He goes on to explore both Henry VIII's interior design for Hampton Court Palace, by means of the enormous Abraham Tapestries and William and Mary's plans for its exterior.

The idea of magnificence might seem one-dimensional but encoded into the jewels, the gilding, the silver and the marble are stories of political intrigue and personal paranoia.

(Image: The Gold State Coach designed by Sir William Chambers (1723-1796), made by Samuel Butler, with carvings by Joseph Wilton (1722-1803), painted decoration by G.B. Cipriani (1727-1785). The Gold State Coach has been used for every Coronation since 1762 and, in the present reign, has also appeared at the Silver and Golden Jubilees)

03The Documentary2012060520120606
20120606 (WS)

Will examines how the monarchy expresses power with displays of wealth and status.

Will Gompertz explores one thousand years of British monarchs, through objects they col...

Will Gompertz explores one thousand years of British monarchs, through objects they collected.

BBC Arts Editor Will Gompertz, presents a four-part exploration of almost 1000 years of the British monarchy as told through the objects of art they collected.

In a weekly journey that takes him from the wilds of Balmoral in Scotland to the isolation of Osborne House on the Isle of Wight, from the State Rooms in Buckingham Palace to the Royal Library at Windsor Castle, he selects choice items from the Royal Collection to see what they betray about the art of statecraft and a successful reign.

In each programme historians, academics and Royal Collection curators shed light on the mystery of kingship and the importance of faith, war, magnificence, progress and the people in the minds of monarchs. Each object in the series has its own story to tell and each reveals another aspect to the art of monarchy.

EPISODE THREE

In part three, Will investigates the pivotal aspect of the art of monarchy - the projection of magnificence. An idea as old as monarchy itself, magnificence is the expression of power through the display of wealth and status.

Will's first object unites our current Queen with George III; the Gold State Coach, which has been used for coronations since 1821. Built for George III in 1762, it reflects Britain's new found glory in its richly gilded carvings and painted panels but the glory was to be short lived.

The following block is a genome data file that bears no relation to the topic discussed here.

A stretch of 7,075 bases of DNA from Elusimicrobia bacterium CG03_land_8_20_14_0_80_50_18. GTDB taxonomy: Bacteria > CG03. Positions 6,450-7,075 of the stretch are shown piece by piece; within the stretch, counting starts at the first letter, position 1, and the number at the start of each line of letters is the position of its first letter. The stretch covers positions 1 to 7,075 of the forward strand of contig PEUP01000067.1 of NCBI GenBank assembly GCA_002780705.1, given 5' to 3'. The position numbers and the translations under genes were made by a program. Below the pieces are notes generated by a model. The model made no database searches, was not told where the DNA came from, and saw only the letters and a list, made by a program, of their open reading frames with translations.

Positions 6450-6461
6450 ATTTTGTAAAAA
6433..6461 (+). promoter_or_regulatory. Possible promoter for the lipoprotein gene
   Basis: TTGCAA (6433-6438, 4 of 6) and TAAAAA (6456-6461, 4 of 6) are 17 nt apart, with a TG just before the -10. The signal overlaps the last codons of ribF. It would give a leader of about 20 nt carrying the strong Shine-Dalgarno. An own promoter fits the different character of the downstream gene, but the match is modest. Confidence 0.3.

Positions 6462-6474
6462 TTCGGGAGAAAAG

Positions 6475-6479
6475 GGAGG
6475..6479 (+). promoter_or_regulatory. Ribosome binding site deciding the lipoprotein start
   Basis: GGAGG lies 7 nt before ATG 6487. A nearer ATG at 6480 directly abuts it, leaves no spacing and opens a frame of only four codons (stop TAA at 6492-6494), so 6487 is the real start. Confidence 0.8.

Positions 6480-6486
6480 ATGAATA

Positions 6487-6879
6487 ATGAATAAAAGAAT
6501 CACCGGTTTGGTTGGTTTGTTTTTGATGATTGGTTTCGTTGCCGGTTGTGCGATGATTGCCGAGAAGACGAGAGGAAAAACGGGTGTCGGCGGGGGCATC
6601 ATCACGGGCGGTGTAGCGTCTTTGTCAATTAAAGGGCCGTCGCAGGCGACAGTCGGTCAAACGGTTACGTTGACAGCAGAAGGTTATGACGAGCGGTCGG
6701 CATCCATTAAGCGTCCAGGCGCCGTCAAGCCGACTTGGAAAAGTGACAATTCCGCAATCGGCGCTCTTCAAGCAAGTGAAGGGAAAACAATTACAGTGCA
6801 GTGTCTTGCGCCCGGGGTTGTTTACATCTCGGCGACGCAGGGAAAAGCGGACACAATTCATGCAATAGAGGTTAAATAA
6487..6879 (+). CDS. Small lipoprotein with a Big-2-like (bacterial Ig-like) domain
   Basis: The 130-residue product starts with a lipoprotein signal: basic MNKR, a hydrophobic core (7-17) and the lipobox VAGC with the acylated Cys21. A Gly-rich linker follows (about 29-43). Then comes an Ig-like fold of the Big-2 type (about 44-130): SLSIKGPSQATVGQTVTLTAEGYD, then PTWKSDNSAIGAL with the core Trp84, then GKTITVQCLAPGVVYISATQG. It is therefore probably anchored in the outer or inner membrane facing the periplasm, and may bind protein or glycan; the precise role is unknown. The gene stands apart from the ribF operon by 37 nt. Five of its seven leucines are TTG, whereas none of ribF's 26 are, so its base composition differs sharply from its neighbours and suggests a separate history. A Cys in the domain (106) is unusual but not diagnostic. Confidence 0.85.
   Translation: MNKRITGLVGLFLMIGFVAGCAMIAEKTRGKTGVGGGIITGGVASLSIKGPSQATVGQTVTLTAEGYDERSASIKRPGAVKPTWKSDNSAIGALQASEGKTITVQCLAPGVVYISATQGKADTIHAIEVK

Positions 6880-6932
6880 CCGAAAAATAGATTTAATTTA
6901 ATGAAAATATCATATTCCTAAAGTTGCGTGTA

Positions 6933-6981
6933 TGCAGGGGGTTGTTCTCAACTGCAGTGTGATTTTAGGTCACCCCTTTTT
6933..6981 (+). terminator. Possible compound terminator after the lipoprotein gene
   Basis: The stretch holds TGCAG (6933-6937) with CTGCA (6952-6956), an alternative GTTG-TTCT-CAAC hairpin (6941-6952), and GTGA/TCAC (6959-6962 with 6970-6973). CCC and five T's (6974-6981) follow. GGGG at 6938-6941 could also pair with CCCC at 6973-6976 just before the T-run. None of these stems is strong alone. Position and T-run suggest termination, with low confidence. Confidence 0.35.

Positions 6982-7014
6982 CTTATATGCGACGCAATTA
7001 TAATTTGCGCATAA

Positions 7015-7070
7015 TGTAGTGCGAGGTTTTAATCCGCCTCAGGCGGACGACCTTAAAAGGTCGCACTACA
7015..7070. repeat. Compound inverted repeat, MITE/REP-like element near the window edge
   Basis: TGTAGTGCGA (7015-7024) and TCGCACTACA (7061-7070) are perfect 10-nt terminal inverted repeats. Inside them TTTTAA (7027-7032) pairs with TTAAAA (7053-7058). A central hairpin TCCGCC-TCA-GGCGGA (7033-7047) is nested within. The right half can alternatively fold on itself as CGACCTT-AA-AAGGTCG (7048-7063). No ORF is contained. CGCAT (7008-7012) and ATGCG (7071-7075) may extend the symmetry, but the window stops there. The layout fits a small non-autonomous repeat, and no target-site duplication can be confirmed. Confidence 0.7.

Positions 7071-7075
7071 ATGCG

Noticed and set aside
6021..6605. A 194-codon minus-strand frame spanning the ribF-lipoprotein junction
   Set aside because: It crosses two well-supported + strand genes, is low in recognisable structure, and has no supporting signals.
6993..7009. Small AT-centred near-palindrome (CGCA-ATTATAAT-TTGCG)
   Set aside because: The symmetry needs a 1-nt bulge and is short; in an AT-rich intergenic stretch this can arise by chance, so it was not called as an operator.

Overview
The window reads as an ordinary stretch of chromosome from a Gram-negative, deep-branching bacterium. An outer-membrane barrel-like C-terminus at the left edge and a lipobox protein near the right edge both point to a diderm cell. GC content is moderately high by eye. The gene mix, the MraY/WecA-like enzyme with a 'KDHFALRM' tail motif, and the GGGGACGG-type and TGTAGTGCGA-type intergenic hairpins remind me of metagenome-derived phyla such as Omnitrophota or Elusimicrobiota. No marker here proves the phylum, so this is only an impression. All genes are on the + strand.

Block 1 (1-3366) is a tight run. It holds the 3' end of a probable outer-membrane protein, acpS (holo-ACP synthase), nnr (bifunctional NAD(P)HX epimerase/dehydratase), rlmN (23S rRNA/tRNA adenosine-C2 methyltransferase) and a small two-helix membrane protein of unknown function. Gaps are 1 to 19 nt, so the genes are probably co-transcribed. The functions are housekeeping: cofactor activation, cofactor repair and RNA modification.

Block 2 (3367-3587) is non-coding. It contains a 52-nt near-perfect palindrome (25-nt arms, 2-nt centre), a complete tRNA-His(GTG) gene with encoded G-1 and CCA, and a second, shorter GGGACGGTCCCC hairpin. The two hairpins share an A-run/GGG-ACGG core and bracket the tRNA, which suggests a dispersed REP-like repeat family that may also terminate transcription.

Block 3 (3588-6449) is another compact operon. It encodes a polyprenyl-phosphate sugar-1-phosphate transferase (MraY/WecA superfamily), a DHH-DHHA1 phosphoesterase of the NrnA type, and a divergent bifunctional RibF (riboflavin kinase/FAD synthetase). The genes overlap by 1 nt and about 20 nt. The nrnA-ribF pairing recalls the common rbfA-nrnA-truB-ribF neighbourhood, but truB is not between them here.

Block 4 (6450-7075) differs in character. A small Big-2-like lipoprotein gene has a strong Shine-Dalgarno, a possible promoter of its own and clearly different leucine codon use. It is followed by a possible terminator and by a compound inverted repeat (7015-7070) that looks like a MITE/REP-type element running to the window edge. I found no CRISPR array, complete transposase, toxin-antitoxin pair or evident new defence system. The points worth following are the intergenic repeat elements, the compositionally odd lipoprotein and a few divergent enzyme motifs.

He goes on to explore both Henry VIII's interior design for Hampton Court Palace, by means of the enormous Abraham Tapestries and William and Mary's plans for its exterior.

The idea of magnificence might seem one-dimensional but encoded into the jewels, the gilding, the silver and the marble are stories of political intrigue and personal paranoia.

(Image: The Gold State Coach designed by Sir William Chambers (1723-1796), made by Samuel Butler, with carvings by Joseph Wilton (1722-1803), painted decoration by G.B. Cipriani (1727-1785). The Gold State Coach has been used for every Coronation since 1762 and, in the present reign, has also appeared at the Silver and Golden Jubilees)

03The Documentary2012060520120606

Will examines how the monarchy expresses power with displays of wealth and status.

Will Gompertz explores one thousand years of British monarchs, through objects they collected.

Will Gompertz explores one thousand years of British monarchs, through objects they col...

BBC Arts Editor Will Gompertz, presents a four-part exploration of almost 1000 years of the British monarchy as told through the objects of art they collected.

In a weekly journey that takes him from the wilds of Balmoral in Scotland to the isolation of Osborne House on the Isle of Wight, from the State Rooms in Buckingham Palace to the Royal Library at Windsor Castle, he selects choice items from the Royal Collection to see what they betray about the art of statecraft and a successful reign.

In each programme historians, academics and Royal Collection curators shed light on the mystery of kingship and the importance of faith, war, magnificence, progress and the people in the minds of monarchs. Each object in the series has its own story to tell and each reveals another aspect to the art of monarchy.

EPISODE THREE